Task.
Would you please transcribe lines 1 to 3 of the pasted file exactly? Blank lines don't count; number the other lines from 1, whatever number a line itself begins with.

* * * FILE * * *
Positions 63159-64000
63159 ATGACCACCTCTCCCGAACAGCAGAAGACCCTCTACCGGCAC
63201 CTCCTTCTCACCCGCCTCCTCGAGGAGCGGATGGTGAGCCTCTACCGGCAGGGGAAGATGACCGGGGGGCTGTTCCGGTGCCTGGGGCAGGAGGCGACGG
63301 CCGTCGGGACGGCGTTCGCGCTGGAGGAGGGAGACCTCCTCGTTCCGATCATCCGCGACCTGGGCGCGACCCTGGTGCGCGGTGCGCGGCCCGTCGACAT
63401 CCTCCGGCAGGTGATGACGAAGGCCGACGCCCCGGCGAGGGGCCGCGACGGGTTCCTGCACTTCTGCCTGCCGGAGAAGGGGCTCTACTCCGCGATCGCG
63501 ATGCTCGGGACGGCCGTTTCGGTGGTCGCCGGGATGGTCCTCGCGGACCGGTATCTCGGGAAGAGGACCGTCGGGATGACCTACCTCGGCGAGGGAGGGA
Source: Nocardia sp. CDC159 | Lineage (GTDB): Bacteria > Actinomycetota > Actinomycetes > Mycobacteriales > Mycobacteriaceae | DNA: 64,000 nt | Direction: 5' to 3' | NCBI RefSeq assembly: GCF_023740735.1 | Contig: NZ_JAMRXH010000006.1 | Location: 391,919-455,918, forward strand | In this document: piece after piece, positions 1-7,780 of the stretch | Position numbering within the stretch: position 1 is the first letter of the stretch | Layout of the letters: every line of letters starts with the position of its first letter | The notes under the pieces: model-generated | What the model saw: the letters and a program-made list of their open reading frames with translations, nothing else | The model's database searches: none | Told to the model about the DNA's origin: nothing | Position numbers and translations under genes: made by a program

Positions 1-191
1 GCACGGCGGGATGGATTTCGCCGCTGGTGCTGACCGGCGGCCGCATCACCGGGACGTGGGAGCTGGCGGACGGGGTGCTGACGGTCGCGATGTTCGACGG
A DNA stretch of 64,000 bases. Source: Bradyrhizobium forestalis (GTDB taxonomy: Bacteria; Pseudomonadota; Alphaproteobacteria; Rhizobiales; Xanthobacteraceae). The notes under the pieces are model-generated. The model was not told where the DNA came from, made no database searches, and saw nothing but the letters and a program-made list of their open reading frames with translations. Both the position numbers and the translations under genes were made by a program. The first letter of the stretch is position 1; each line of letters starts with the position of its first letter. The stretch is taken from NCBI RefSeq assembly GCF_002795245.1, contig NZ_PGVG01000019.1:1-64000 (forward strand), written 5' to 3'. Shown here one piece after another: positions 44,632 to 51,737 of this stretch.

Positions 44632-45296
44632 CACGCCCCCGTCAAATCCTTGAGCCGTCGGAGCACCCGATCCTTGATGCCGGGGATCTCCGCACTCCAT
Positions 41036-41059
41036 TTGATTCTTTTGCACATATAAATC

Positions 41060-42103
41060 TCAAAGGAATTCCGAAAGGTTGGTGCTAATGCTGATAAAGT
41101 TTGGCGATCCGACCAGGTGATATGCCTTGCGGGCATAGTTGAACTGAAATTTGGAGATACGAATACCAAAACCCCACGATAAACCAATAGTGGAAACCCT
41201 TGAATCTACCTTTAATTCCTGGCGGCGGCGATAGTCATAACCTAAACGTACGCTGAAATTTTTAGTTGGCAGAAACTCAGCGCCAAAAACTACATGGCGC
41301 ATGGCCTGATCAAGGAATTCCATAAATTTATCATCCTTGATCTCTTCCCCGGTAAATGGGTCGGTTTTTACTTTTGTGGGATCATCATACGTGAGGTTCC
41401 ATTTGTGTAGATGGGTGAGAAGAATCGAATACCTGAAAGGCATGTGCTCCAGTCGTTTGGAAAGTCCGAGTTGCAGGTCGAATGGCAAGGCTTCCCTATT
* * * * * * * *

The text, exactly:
Positions 63159-64000
63159 ATGACCACCTCTCCCGAACAGCAGAAGACCCTCTACCGGCAC
63201 CTCCTTCTCACCCGCCTCCTCGAGGAGCGGATGGTGAGCCTCTACCGGCAGGGGAAGATGACCGGGGGGCTGTTCCGGTGCCTGGGGCAGGAGGCGACGG